Taurine may reduce inflammation, oxidation, and glucose levels. Can sardines, a type of fish rich in taurine, benefit older people at high risk of developing type 2 diabetes?

The study

In this 1-year randomized controlled trial, 152 prediabetics (fasting glucose: 100–124 mg/dL) aged ≥65 received nutrition counseling based on the guidelines of the American Diabetes Association. They were divided between a sardine group (200 g/week) and a control group.

The primary outcome was the rate of newly diagnosed type 2 diabetes. The secondary outcomes were dietary biomarkers, beta-cell function, insulin resistance, and the levels of insulin, glucose, and adiponectin.

The results

After the trial, a third of each group were no longer prediabetic (their glucose levels were normal). However, the percentage of people at the highest risk of developing type 2 diabetes was now lower in the sardine group than the control group (−4.9% vs. −29.6%).

Sardines increased HDL (+3.43 mg/dL) and adiponectin (+1.27 mg/mL) and decreased triglycerides (−11.13 mg/dL), blood pressure (systolic −4.34 mmHg, diastolic −2.24 mmHg), and insulin resistance (HOMA-IR: −0.47 mmol/L).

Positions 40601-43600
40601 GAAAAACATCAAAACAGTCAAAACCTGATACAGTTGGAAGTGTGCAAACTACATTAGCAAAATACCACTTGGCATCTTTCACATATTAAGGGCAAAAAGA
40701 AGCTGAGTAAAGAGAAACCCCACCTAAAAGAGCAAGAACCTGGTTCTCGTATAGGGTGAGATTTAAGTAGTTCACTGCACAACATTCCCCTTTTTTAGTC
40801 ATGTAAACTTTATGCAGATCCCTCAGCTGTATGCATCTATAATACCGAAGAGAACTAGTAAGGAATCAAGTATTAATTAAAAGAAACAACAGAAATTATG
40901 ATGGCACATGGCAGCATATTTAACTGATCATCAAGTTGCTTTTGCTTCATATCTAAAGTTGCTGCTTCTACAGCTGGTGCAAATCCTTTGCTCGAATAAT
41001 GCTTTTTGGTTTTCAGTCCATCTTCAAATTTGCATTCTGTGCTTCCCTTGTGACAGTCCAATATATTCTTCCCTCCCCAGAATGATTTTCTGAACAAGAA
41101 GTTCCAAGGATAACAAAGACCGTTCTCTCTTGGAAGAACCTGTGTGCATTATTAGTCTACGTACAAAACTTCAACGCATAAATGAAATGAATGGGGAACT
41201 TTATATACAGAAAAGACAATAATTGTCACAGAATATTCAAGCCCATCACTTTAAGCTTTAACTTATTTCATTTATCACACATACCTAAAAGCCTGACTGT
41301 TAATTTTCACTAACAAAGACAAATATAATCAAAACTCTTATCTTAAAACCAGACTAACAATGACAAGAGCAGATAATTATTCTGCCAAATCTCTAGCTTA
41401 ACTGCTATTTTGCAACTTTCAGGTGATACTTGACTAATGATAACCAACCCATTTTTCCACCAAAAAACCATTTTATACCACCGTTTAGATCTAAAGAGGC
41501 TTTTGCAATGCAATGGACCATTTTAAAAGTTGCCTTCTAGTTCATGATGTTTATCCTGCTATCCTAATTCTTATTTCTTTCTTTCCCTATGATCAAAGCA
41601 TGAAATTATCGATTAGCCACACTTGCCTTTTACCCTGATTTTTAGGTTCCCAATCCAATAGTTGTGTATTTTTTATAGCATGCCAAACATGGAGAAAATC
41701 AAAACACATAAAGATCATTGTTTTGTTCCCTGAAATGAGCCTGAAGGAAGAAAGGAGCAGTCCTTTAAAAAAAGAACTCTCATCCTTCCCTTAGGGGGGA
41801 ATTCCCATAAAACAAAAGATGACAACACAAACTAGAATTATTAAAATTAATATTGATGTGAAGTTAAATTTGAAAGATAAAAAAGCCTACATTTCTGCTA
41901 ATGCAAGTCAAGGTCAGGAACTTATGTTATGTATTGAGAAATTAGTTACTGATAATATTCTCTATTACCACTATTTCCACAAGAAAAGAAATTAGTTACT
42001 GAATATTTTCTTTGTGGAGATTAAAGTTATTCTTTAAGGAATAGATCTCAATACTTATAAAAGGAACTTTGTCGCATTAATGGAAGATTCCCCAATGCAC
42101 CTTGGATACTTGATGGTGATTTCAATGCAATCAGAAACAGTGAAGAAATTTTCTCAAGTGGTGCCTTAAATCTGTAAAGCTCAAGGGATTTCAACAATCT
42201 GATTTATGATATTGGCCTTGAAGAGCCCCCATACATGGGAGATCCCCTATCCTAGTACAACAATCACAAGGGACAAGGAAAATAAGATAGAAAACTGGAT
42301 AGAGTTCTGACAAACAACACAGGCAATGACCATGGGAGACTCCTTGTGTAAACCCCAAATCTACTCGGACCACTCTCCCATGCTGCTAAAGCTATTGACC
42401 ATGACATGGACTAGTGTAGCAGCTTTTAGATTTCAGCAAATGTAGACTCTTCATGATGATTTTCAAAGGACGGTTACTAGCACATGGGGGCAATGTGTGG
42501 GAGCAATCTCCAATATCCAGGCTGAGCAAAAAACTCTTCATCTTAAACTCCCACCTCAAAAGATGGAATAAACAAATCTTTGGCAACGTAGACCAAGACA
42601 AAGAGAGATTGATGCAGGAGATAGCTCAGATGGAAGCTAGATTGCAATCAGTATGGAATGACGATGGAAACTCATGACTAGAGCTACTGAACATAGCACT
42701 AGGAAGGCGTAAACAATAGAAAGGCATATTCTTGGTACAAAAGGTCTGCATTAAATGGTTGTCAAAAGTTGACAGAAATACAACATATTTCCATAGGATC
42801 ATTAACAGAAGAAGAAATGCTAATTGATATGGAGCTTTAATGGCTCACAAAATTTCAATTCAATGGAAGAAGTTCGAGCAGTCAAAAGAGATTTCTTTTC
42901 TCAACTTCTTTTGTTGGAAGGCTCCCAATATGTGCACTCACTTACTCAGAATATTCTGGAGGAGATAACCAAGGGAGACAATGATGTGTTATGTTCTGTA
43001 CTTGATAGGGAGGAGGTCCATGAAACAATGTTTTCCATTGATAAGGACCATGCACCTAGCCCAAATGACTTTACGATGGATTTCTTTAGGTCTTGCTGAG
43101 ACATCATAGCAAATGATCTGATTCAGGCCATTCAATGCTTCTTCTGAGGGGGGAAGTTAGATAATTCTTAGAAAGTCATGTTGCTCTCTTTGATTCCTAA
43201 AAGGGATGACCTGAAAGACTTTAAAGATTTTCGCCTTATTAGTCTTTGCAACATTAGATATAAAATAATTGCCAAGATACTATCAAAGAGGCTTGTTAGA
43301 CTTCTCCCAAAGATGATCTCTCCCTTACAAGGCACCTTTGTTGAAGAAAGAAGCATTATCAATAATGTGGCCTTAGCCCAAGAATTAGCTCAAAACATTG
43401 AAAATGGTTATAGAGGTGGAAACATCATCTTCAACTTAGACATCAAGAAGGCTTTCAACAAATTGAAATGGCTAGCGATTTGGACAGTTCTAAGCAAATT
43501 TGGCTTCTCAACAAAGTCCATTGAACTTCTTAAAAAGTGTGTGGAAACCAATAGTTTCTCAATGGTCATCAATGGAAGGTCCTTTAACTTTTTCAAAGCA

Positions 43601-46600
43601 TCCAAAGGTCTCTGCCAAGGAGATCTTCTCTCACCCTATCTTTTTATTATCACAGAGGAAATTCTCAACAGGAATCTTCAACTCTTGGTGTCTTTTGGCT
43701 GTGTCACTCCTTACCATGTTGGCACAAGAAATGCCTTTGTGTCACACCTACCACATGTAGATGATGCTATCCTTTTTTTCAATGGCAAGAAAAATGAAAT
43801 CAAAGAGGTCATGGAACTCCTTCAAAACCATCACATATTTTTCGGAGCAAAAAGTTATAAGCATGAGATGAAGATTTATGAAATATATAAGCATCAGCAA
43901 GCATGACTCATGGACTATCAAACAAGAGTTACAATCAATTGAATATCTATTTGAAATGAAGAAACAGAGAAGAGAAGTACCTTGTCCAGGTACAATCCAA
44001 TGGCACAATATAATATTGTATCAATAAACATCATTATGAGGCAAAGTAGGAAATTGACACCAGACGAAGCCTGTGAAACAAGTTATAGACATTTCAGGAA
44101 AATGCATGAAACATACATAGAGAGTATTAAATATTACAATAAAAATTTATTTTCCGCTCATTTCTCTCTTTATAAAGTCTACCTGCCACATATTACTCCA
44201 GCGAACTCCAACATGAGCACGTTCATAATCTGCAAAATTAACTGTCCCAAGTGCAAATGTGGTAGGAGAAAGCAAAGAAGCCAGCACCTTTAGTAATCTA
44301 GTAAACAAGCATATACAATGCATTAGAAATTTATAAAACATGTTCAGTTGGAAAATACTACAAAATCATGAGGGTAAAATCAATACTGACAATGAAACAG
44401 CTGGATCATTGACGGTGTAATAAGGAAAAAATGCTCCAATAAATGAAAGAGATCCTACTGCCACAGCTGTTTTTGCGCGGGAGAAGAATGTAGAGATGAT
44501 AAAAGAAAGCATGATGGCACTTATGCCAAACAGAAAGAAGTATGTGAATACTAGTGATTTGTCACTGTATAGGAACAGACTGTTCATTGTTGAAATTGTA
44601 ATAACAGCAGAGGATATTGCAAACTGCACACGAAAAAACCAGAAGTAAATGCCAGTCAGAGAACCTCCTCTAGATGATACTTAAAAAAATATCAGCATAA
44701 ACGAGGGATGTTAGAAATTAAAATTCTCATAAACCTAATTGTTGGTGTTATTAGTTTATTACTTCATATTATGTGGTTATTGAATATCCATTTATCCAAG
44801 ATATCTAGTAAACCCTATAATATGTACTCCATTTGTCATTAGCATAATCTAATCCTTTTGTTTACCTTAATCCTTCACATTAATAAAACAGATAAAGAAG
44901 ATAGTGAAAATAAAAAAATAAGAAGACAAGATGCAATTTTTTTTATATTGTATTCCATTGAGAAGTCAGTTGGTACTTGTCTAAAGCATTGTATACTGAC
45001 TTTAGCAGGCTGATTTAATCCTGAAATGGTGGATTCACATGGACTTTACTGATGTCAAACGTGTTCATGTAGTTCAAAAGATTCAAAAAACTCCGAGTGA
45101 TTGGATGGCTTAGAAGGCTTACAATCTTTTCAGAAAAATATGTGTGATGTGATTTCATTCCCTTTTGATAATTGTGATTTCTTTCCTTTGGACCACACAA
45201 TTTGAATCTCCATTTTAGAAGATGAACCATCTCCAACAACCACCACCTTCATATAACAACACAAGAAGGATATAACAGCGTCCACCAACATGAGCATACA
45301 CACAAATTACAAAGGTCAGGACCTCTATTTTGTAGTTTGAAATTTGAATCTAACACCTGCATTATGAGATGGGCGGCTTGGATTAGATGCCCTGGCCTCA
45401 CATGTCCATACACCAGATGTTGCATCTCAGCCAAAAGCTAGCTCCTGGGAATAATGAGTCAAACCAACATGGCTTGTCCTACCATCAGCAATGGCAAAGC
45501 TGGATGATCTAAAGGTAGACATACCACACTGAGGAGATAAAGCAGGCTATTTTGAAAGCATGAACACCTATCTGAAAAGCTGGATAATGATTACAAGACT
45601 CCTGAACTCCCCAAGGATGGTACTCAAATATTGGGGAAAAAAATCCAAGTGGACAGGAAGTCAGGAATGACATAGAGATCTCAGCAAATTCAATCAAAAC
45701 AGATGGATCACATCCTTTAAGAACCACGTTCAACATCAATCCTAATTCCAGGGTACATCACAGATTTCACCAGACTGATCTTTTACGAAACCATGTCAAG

Compared to the control group, the sardine group consumed more taurine (43.22 g/day), fluorine (33.58 μg/day), vitamin D (1.87 μg/day), and omega−3 fatty acids (1,070 mg/day), including EPA (500 mg/day) and DHA (550 mg/day). Changes in erythrocyte-membrane fatty acids (a measure of dietary fatty-acid intake over time) were found only in the sardine group, with a decrease of five types of omega−6s and an increase of three types of omega−3s.


Whole sardines are more nutritious than fillets:[1] 100 grams of whole sardines contain 1,200 mg of EPA, 870 mg of DHA, over 700 mg of calcium, nearly 300 mg of taurine, and 15 µg of vitamin B12. Best not go overboard on tinned sardines, though, since a recent case study found that a man who regularly ate tinned sardines (and other seafoods) developed arsenic poisoning.[2]

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This Study Summary was published on June 4, 2021.


  1. ^Inger Aakre, Annbjørg Bøkevoll, Jamal Chaira, Fatima Zohra Bouthir, Sylvia Frantzen, Anette Kausland, Marian KjellevoldVariation in Nutrient Composition of Seafood from North West Africa: Implications for Food and Nutrition SecurityFoods.(2020 Oct 21)
  2. ^Leen Othman, Abeer Nafadi, Saleh H Alkhalid, Nadia MazraaniArsenic Poisoning due to High Consumption of Canned Sardines in Jeddah, Saudi ArabiaCureus.(2021 Jan 19)